Cork, Ireland – where to stay, what to do, and what to eat in Ireland’s former provincial capital turned quirky foodie destination in the south of Ireland.
From our amazing home that we rented in Killarney, it was time to go to my family’s ancestral hometown – of Cork.
To the Irish, Cork is the true capitol of Ireland – where the provisional government was set up ahead of Ireland’s independence from Great Britain.
Nowadays, Cork is a bustling, quirky city with a bit of a tougher reputation (Cork is known for street brawls as pubs let out and football fans vent some pent up frustrations, but we felt entirely safe the whole visit) but tons of Irish charm and delicious food.
There are typical Irish and British chains in Cork (which we visited more than my husband and I normally would when traveling, but with young kids chains often work the best for quick, easy, and reliable meals), as well as tons of interesting artisanal offerings, tons of fresh produce and meats, and more fresh and delicious seafood than you can imagine.
Cork is a small city that feels a lot larger than it actually is – it is easily walkable (and if we are being honest, not aways easily driven as the streets are quite steep and very narrow) and offers something for everyone.
Where to Stay:
While it would be nice to be a bit closer to the English Market and more shops and restaurants, the River Lee’s more quaint surroundings were perfect for us, especially as we were in town the final nights of the World Cup. Being in a quieter area with less pub goers was perfect for our group (we had my parents and my young kids with us), but the entire city center was easily walkable from the River Lee, even for our four year old who tires quickly.
The River Lee is a very Americanized hotel, with large, soft beds, a big living space, and beautiful views of the city. There is also a health club in the building that guests can access free of charge (we planned to take our kids swimming there, but in truth, we never got around to it.) They didn’t have coffee makers in the room (which suited us just fine as we’re a bit of coffee snobs and there are two fantastic spots right across the road), but did have a full tea service, large clean bathrooms, and a really nice staff. It was probably our poshest stay in Ireland, in a price range of a decent hotel in a larger American city ($190- mid $200’s a night in peak summer season, depending on timing.)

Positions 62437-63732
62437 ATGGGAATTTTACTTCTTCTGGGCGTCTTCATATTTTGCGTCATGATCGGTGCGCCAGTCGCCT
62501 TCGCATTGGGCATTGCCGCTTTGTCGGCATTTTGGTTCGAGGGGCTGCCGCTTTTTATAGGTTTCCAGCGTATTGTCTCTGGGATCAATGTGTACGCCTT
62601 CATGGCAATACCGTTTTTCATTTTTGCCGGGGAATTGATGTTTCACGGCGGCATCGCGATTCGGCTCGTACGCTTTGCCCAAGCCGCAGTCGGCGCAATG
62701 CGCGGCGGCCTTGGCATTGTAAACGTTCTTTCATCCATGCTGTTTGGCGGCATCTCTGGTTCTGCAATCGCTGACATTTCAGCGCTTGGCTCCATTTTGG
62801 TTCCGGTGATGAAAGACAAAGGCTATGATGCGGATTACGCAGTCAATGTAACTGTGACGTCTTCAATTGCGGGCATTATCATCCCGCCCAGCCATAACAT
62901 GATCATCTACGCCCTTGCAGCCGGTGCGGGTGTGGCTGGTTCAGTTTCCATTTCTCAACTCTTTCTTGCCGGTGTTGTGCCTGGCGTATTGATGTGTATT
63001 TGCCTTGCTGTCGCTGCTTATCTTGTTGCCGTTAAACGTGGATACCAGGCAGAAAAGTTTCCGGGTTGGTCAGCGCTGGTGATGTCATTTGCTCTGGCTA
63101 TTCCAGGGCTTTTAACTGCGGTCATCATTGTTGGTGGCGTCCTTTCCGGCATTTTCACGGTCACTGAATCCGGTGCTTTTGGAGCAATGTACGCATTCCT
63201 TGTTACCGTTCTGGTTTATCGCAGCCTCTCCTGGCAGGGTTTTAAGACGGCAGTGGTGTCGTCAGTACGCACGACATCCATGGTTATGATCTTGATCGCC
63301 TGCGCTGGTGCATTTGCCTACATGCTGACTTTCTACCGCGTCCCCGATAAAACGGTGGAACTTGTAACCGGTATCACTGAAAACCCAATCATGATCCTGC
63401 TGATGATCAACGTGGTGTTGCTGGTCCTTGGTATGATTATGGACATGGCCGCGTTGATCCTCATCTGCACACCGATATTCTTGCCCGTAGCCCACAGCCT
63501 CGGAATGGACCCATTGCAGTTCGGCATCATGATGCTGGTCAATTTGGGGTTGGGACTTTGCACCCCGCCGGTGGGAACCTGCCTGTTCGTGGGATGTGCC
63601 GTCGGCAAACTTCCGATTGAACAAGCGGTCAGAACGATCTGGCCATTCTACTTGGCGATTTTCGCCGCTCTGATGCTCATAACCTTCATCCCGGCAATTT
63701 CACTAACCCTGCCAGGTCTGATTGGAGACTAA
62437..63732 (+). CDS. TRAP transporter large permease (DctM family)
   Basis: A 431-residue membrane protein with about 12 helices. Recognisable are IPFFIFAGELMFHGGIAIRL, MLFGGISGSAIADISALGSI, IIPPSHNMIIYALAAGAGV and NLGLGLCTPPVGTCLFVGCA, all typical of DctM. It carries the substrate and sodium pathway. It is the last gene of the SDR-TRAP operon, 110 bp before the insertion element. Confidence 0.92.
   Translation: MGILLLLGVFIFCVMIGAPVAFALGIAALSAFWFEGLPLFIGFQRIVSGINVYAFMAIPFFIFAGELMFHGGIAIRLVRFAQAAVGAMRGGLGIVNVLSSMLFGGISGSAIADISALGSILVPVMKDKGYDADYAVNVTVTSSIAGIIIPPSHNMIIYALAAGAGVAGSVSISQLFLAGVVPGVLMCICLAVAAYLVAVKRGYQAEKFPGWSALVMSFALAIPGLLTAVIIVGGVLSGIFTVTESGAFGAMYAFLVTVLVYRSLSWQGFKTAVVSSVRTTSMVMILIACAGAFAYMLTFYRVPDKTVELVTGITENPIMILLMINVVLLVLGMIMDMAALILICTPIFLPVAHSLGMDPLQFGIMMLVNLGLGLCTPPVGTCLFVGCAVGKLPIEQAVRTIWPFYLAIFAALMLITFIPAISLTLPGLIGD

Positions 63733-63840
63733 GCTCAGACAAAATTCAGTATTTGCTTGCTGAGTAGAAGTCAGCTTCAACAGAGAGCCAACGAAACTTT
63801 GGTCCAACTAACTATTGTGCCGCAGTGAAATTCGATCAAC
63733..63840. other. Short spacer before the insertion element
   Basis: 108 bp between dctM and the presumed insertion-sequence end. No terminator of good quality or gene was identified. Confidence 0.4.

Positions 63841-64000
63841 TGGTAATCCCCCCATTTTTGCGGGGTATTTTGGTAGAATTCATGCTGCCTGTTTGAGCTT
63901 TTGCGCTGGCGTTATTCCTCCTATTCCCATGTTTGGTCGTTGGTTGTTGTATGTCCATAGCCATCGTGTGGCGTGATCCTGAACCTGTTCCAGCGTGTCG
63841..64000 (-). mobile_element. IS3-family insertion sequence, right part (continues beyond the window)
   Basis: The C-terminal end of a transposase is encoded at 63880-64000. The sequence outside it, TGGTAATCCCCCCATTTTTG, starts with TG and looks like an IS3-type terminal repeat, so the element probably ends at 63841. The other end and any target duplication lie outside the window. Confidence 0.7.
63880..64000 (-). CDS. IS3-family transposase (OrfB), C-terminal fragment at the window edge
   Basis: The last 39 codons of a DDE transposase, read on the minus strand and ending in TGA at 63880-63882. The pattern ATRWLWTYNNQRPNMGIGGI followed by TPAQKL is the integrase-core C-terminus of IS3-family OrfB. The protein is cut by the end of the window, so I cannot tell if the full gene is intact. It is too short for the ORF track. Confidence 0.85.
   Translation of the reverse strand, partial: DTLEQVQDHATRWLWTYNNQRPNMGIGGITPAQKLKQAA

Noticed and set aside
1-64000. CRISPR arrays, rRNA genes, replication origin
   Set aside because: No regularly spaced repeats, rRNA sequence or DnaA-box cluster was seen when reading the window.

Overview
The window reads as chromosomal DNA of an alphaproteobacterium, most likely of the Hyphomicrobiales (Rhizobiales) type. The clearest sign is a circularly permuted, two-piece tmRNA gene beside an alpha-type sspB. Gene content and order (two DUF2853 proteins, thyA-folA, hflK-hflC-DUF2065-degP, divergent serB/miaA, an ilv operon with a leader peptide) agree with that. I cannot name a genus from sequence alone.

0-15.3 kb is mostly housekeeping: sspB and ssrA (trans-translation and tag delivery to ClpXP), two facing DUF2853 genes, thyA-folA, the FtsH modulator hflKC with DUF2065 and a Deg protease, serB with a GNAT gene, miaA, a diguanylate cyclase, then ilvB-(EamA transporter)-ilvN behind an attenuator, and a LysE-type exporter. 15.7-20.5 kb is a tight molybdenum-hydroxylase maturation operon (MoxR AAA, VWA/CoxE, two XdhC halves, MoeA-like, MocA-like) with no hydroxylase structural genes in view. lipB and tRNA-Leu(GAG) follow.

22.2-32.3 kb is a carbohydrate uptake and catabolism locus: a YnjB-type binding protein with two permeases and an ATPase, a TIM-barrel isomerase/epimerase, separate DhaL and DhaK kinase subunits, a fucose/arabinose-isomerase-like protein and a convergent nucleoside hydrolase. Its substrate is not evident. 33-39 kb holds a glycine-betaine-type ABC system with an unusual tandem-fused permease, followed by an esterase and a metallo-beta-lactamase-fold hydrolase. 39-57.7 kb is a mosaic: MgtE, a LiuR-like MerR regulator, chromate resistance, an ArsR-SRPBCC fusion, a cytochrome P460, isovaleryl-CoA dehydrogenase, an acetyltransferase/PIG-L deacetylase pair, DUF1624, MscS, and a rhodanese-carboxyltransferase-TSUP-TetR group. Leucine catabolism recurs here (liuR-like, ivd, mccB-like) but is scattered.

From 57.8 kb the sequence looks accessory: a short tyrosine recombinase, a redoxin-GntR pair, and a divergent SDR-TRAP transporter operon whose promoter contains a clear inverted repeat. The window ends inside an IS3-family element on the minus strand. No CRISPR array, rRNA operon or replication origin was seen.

Where to Eat:
Scallops over black pudding, at the Weir Rooms, @theriverlee Cork. Irish ingredients at their finest! #sweetcs #instagood #wanderlust #discover #discoverireland #countycork #cork #foodie #foodgram #food #foodgasm #yum #instayum #nom #seafood #scallops #foodporn #tipsgroup #foodandwine #foodwinewomen
–Wier Room, River Lee Hotel. While many hotel restaurants lack charm, style, and chic food – the River Lee’s Wier Room was one of Cork’s sleekest, most stylish and inviting spots – and the food was phenomenal. Sit back and order a cocktail (gin cocktails are the rage in Ireland, especially in Cork where numerous local artisanal Gins are distilled) in one of the plush couches on the patio, grab a blanket if it’s chilly, and watch the River Lee sparkle under twinkling cafe lights.
Must order: Seafood chowder (with hunks of fish so large they could count as a filet), and the Scallops over Black pudding. Also had an affordable kids menu and though the space certainly had an adult vibe, kids were welcome and treated well.
-Miyazaki. Sushi and ramen, mostly to-go. Incredibly fresh and fast, with a dine-in only menu that is worth waiting for!
Must order: Ask for recommendations and enjoy the staff picks!
-Quinlan’s. We had already had Quinlan’s in Killarney (be sure to stay in the Killarney Holliday Village while visiting Killarney!!), so we had very high expectations for the seafood restaurant – and we were not disappointed, in the least. Must order : calamari, fish and chips, Kerry crab claws, shrimp, fish and chips, seafood chowder. Kids menu available – very affordable, and HUGE portions. Our kids loved the calamari and chips just as much as we did – not a crumb was left on their plates (which is a big deal in our house, with our fussy eaters.)